Cancer Research Legend Beatrice Mintz Gone at 100

Beatrice Mintz_ASU School of Life Sciences

Dr. Beatrice Mintz/courtesy ASU School of Life Sciences

On January 3, 2022, a marvel of intelligence and ingenuity departed from the life science community in the form of Beatrice Mintz, who passed three weeks before her 101st birthday. Born in the Big Apple on January 24, 1921, Dr. Mintz would grow up to become one of the pioneering minds of modern embryology, whose trailblazing research would pave the way for current explorations of genetics.

Beatrice Mintz was awarded her Doctorate by the University of Iowa in 1946, following which she taught as a professor at the University of Chicago until 1960. Afterward, she joined the Institute of Cancer Research (ICR) in Philadelphia and then became a professor at the University of Pennsylvania in 1965. Her work at the ICR continued through one name change, as it’s now known as the Fox Chase Cancer Center.

About the Work of Beatrice Mintz

Described as inventive, detail-oriented, and passionate by her colleagues, Beatrice Mintz preferred to direct her skills toward the thickest of scientific brambles, and often purported the big questions “the only ones worth considering”. She first drove her keen intellect deep into the mysteries of embryonic development, combining two genetically distinct strains of mouse cells together in the same embryo to create what she termed “allophenic” mice, although the nomenclature was later disposed of in favor of the term “chimeric”.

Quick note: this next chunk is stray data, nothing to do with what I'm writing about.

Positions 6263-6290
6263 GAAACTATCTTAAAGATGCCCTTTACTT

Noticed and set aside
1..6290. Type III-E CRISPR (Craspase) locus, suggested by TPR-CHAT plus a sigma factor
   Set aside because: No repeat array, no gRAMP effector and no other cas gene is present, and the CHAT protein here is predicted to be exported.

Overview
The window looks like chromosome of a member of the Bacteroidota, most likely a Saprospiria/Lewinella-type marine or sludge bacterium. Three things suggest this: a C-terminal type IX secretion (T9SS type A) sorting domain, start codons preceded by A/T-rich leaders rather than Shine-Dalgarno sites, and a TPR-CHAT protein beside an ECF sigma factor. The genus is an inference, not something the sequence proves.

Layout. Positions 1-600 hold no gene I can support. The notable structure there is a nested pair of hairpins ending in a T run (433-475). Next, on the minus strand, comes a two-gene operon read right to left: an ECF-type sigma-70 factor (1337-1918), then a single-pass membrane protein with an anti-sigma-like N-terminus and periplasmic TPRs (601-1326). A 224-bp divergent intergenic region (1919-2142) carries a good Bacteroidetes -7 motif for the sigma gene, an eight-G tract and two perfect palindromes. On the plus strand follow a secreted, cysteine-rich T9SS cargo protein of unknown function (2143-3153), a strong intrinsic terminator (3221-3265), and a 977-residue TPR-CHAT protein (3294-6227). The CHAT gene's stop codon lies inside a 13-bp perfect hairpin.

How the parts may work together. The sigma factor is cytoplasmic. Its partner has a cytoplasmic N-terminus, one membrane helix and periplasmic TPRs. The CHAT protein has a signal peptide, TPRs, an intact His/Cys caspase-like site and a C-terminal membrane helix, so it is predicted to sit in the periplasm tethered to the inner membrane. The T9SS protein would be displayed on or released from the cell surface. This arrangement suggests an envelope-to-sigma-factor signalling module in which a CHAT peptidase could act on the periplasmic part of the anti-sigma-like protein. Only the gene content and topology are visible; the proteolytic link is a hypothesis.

In doing so, Dr. Mintz solved a variety of technical problems involved in attempting this experiment, drafting and publishing the designs of simple equipment that would enable the handling and culturing of her doublet-embryos.

“Regarding this aspect of her career, Bea enjoyed telling the story about how, during the early 1970s, site visitors from National Institutes of Health were taken to Bea’s mouse room, and upon seeing an oddly striped mouse that resulted from her allophenic approach, awarded her the grant on the spot,” recounted Jonathan Chernoff, M.D., Ph.D., Cancer Center Director at Fox Chase Cancer Center. “It was a classic Bea moment.”

After discovering the hierarchical nature of normal embryonic development through her doublet-embryo experiments, Dr. Beatrice Mintz turned her focus towards the potential roles of stem cells in cancer. She was able to again utilize her “allophenic” hybrid embryos to overturn the previous assumption that cancer arose from multiple mutant cells by showing that it was possible for cancers to arise from only a single, developmentally arrested stem cell.

“Observing that cancers develop from a single cell rather than a combination, she established clonal regulation as cancer’s fundamental unit of development,” said Margaret Foti, Ph.D., MD (hc), CEO of the American Association for Cancer Research, in a story about Beatrice Mintz that appeared in Temple Health Magazine.

Mintz went on to prove that tumors could be influenced by their microenvironment, and thusly that cancers themselves were not independent of their environment. This discovery opened up much of today’s pharmacological research into cancer biology.

Among Beatrice Mintz's many accolades include the first Ernst Jung Gold Medal for Medicine, the National Medal of Honor for Basic Research by the American Cancer Society, and naturally, a Lifetime Achievement Award from the American Association for Cancer Research.

However, her obituary states that, “More than any of these honors, she was proudest of having been chosen for the Pontifical Academy of Science, where she advised Pope John Paul II about human embryonic stem cells”.

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